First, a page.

It is New York in the late 1960s, and Daniel, now aged 25, spends his time at the local library, ostensibly – and as far as his young wife Phyliis is concerned – working on his thesis. He is actually writing his family’s story, trying to make sense of the trial and execution of his parents some years previously. His sister Susan is languishing in a sanatorium after a suicide attempt. Their loving adoptive parents, lawyer Robert Lewin and his wife Lise, have provided a stable, upper middle-class, liberal-leaning environment for the siblings, who have embraced, to varying degrees (Susan stridently, Daniel in a more hodge-podge fashion) late-1960s political activism and youth culture, culminating in a decision to use their trust fund to set up the Isaccson Foundation to fund political projects and activities. Their family background and the fate of their biological parents is never far from their consciousness, often operating as a millstone around their necks and fuelling their respective demons – Daniel torments and lashes out at his wife and the infant son who bears his birth father’s name, both verbally and physically, while Susan uses drugs and self-harms.

While the adult Daniel is an often odious creature with few redeeming features, it is in marked contrast to the thoughtful young child portrayed in flashback. Daniel and his baby sister are the children of young Jewish couple Paul and Rochelle, who are keenly interested in and involved in socialism, along with a circle of like-minded friends who will eventually abandon and betray them. In the suspicious spirit of post-World War II United States, with the Cold War looming and government interests keen to stamp out any flicker of what it deems undemocratic, Soviet-leaning activities, the Isaccsons become targets – particularly Paul, who runs a radio and electronics sales and repair shop. After Paul’s arrest, lawyer Jake Ascher takes the case. A kindly, considered but bullish man, he steers Daniel and Susan’s immediate future after Rochelle is also jailed. (“It is not a period that our historians will be proud of us. We are in the mood that someone should pay for what we find intolerable,” he tells Rochelle, presciently.)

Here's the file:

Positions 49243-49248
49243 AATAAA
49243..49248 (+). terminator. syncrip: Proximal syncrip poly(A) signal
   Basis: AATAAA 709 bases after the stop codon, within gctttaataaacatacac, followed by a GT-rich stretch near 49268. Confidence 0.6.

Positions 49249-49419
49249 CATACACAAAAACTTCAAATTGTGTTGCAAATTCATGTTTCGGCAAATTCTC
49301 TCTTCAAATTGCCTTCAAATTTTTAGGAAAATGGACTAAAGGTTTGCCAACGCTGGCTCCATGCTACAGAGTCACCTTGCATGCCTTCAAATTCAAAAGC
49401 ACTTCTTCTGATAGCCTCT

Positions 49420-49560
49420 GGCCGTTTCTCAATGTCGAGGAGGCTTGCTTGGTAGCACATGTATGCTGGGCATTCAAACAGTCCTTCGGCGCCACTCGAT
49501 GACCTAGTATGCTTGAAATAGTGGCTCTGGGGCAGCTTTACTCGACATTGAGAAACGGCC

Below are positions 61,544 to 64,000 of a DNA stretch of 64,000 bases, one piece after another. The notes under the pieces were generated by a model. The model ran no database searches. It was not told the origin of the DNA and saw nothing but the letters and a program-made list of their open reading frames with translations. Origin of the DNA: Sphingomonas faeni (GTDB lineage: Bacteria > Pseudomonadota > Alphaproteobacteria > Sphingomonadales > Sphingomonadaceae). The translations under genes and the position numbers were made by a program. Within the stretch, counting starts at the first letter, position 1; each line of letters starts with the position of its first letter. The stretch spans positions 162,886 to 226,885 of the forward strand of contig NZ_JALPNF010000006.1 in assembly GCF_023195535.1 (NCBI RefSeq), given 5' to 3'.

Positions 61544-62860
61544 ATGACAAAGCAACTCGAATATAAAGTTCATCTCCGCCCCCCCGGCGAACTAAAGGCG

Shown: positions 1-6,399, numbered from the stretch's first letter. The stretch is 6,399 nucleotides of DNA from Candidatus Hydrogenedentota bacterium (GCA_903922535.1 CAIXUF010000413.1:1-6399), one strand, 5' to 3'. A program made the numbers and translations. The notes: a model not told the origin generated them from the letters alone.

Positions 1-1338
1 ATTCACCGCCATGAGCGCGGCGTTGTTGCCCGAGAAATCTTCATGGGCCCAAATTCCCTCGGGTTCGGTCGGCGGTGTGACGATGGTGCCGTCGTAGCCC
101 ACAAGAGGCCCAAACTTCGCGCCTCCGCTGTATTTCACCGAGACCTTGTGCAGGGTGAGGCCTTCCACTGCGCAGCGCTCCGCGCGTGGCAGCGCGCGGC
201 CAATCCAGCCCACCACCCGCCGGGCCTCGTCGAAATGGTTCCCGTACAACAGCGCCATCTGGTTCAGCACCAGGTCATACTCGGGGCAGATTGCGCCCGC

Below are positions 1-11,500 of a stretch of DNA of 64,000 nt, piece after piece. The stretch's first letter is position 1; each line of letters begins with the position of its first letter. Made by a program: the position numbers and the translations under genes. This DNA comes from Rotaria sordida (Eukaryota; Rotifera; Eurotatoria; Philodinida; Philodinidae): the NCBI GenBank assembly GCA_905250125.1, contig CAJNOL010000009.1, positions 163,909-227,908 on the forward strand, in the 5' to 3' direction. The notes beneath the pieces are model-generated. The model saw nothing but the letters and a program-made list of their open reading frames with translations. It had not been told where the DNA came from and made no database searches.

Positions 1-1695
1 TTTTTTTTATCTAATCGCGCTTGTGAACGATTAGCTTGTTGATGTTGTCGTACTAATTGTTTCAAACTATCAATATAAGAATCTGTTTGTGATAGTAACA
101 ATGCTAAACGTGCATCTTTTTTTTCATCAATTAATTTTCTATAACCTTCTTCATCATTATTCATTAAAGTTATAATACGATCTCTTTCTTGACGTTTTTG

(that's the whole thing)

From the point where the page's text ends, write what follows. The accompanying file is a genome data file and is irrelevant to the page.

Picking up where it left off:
Later, when Daniel is reconstructing his parents’ case, he tracks down several people he deems pivotal – Jack Fein, a New York Times reporter who covered the trial; Fanny Ascher, Jake’s wife, who has little regard for his parents and inadvertently blames them for the toll the case took on her late husband’s health; and finally, Selig Mindish, the old family friend who originally implicated the Isaccsons to the FBI and served jail time himself, now an elderly, senile man. Daniel is seeking closure and a denouement, liberation from the past and a path to the future – he realises, as he suspected, that only by looking back can he finally move forward.

The Book of Daniel is a stunning novel. It is difficult, dense, proudly post-modern, but richly rewarding – in short, it is the quintessential Reading Challenge book. If you haven’t read it yet, don’t hesitate a second longer. The well-regarded Doctorow, whom I had not previously encountered in my literary travels, has a good dozen or so novels under his belt – all of which would be worthy of any reader’s time if The Book Of Daniel is anything to go on. Ah time, my ever-elusive friend: you are a cruel mistress indeed …